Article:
LAUNCH OF THE FORGET ME NOT DEMENTIA PROJECT
‘FORGET ME NOT’ PROJECT LAUNCHED TO CREATE DEMENTIA FRIENDLY COMMUNITIES AT THE HEART OF OUR THEATRES
Following a significant funding award from Scottish charitythe Life Changes Trust in March of this year, the Festival and King’s Theatres are delighted to announce the official launch of Forget Me Not, a pioneering collaborative project designed to create dementia friendly communities at the heart of our cultural venues.
Led by the project’s Coordinator Paul Hudson in the Learning & Participation team (pictured, with Cerin Richardson (left) and Catrin Sheridan), Forget Me Not has set out its agenda to make the Festival and King’s Theatres accessible and inviting venues for people living with dementia and their families. It will identify what these audiences want from their theatre experiences, what the challenges are for people living with dementia to attending their local theatres and what can be done to support and encourage this valuable social activity.
Programming bespoke public events and community engagement will be at the core of the new project. Forget Me Not will launch with a series of events in October 2015 at The Studio at the Festival Theatre, programmed as part of Luminate, Scotland’s creative ageing festival. Events will include a performance of intergenerational theatre show Grandad & Me, a Tea Dance and a 1940s-themed dance performance by students at Performing Arts Studio Scotland. These events are free but ticketed through the Box Office, open to all ages and designed to create a relaxed environment where families and carers can enjoy live performance together, and eat cake.
Forget Me Not will work closely with research partners including Alzheimer Scotland, Stirling University and the University of the West of Scotland, and in close consultation with people living with dementia and their carers to develop templates on how to make an arts venue dementia friendly, templates that will be shared with arts organisations across the UK to help create an industry standard.
Forget Me Not’s project initiatives in the coming months will include:
· Full access and customer service audits at the Festival and King’s Theatres to establish the adjustments needed to ensure a positive visitor experience for people living with dementia and their carers. The audits will examine all aspects of a theatre visit from ordering in the café, to buying a ticket at the box office, to going in to see a show.
· The appointment of Forget Me Not Champions to lead on outreach activity, engaging with existing dementia support groups to establish what audiences want and what’s stopping them from attending their local arts venues.
· The creation of the Forget Me Not Theatre Club, a social club for carers of people living with dementia.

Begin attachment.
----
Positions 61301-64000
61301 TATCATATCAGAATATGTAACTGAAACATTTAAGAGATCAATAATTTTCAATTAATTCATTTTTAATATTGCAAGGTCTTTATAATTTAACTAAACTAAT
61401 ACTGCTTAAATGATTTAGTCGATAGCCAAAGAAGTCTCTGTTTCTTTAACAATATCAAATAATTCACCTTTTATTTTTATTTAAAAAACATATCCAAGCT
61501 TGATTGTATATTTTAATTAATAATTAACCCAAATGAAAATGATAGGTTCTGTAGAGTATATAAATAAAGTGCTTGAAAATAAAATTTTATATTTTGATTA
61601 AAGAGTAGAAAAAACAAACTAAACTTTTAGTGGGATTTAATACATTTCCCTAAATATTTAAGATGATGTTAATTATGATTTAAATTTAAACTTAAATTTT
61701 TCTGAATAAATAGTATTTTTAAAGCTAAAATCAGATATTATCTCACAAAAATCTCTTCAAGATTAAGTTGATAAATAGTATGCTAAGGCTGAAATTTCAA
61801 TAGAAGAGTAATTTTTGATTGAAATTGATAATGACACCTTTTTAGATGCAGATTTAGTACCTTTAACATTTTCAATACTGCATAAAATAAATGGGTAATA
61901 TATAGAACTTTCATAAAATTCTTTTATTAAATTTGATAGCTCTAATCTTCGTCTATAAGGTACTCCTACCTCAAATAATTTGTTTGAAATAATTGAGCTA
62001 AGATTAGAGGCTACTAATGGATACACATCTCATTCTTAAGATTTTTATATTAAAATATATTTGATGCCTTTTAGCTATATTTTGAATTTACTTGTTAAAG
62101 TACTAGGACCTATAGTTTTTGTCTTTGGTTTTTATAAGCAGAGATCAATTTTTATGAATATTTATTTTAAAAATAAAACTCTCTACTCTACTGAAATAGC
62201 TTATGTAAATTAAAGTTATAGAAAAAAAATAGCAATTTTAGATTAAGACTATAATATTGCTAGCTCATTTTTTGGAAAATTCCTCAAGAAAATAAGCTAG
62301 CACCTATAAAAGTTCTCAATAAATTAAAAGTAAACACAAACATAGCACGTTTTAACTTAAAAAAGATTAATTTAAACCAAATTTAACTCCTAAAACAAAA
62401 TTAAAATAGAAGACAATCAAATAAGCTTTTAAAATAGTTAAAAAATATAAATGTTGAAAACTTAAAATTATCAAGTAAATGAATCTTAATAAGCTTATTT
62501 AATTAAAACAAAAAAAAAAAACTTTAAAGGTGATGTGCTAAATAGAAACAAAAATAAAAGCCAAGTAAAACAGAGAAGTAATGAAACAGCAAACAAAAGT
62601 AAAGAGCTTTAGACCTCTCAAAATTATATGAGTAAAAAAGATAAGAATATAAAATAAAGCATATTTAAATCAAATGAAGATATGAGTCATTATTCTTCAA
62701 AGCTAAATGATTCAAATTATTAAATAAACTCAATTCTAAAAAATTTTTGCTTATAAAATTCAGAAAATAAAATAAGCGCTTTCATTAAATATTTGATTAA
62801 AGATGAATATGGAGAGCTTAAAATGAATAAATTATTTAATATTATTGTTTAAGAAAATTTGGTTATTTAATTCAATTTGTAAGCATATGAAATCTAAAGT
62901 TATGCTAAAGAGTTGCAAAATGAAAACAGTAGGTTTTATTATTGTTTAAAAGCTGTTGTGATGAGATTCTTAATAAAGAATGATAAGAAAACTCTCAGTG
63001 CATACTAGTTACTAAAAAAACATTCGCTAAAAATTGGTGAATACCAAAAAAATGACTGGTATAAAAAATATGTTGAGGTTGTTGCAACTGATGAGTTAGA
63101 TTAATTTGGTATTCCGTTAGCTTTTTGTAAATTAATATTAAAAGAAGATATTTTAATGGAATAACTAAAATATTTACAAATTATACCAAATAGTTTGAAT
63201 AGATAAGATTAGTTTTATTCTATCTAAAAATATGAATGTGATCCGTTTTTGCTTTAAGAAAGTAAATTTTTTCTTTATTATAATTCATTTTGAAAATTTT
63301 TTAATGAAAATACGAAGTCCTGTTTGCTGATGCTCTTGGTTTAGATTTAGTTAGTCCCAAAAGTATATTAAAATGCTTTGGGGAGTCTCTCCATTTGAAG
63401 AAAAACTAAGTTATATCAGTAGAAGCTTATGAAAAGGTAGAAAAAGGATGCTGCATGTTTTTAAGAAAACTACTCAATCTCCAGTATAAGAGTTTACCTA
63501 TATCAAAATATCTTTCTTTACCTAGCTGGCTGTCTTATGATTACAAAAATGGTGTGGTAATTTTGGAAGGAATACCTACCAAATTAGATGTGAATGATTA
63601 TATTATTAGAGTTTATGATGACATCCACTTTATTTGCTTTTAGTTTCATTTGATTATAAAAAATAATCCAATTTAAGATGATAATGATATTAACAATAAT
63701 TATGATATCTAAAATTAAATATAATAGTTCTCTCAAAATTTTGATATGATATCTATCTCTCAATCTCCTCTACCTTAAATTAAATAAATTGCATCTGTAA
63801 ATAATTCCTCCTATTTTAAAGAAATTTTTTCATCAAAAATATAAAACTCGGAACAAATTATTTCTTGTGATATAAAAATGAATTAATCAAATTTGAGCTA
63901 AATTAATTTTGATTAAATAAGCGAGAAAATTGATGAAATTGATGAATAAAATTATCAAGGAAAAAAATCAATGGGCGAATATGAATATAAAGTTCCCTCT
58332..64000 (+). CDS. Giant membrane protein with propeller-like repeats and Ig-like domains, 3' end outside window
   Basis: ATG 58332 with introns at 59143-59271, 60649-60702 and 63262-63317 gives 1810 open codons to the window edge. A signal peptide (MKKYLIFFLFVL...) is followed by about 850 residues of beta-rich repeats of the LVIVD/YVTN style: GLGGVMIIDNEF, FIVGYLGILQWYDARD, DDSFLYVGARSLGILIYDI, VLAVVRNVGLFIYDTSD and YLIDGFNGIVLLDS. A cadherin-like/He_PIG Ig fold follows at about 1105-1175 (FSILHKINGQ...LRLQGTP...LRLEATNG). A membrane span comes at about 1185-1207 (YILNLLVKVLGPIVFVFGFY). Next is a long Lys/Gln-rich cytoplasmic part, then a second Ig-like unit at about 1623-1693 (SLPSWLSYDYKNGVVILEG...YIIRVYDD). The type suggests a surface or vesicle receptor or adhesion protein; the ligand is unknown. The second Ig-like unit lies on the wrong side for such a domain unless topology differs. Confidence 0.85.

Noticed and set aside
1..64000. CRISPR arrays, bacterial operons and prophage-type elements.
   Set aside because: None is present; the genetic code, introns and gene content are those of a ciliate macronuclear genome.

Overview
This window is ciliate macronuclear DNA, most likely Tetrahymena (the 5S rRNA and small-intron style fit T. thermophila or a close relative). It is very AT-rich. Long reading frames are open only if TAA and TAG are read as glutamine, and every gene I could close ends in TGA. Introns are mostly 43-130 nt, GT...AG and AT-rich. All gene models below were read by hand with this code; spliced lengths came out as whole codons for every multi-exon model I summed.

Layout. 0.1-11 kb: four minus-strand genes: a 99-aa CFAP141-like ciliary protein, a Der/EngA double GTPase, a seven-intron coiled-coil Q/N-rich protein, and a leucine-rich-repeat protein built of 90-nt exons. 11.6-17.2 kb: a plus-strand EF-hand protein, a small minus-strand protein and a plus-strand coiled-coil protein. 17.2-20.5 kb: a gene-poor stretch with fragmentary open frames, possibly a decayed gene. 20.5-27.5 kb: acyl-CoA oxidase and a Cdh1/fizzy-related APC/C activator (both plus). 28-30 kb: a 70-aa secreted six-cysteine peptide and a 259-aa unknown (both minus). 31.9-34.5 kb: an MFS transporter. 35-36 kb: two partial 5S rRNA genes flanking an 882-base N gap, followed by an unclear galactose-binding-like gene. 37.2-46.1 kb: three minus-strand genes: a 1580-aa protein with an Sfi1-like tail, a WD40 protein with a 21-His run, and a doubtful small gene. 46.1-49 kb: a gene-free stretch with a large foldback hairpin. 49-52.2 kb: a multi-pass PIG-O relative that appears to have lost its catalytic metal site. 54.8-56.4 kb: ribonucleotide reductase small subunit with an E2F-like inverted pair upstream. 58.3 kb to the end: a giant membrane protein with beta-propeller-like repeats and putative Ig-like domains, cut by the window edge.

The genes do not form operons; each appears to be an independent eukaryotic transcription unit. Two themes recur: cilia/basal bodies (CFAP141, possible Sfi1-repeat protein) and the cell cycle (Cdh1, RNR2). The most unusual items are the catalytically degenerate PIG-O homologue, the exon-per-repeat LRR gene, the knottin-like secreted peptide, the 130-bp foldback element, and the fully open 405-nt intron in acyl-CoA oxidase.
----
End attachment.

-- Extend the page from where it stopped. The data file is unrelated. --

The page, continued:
· A series of public events in October 2015 in The Studio at the Festival Theatre programmed in collaboration with Luminate, Scotland’s creative ageing festival. The events will include a Tea Dance, a performance of Grandad & Me and a WWII-themed dance performance.
· Working with some of the UK’s leading theatre practitioners to commission new work specifically designed and created for people living with dementia, their carers and their families.
Forget Me Not Coordinator Paul Hudson has worked as a performer, director and stage manager in the performing arts for a number of years. He has managed his own singing teaching and vocal practice business, worked as a Singing Lecturer at the Royal Conservatoire of Scotland and most recently was the Coordinator of the Musical Memories project for Alzheimer Scotland.
On the launch of Forget Me Not at the Festival and King’s Theatres he said: ‘The most important lesson I’ve learnt is that the smallest amount of support can make the biggest difference to people’s lives. It’s about making it easier for people who are used to coming to the theatre to keep on coming to the theatre.’
Jane, one of the Forget Me Not Champions and a carer for her husband since he was diagnosed, said: ‘This is a wonderful and far-seeing initiative. It gives people diagnosed with dementia the opportunity to participate and also for their continued inclusion in a wider society. And that, surely, is what theatre is all about?’
The Life Changes Trust was established by the Big Lottery Fund in April 2013 with a ten year endowment of £50 million to support transformational improvements in the quality of life, well-being, empowerment and inclusion of people affected by dementia and young people with experience of being in care.
Dementia Friendly Communities include, empower and support people affected by dementia and their carers in every aspect of life, from accessing services to using public transport. They can be geographical communities or communities of interest.
They also help empower those whose lives are affected by dementia so that they can remain integrated in society, live as independently as possible and participate actively in decisions that affect their day-to-day lives.
Over the next three years, the Life Changes Trust will invest around £3 million in establishing and supporting a wide variety of Dementia Friendly Community initiatives across Scotland.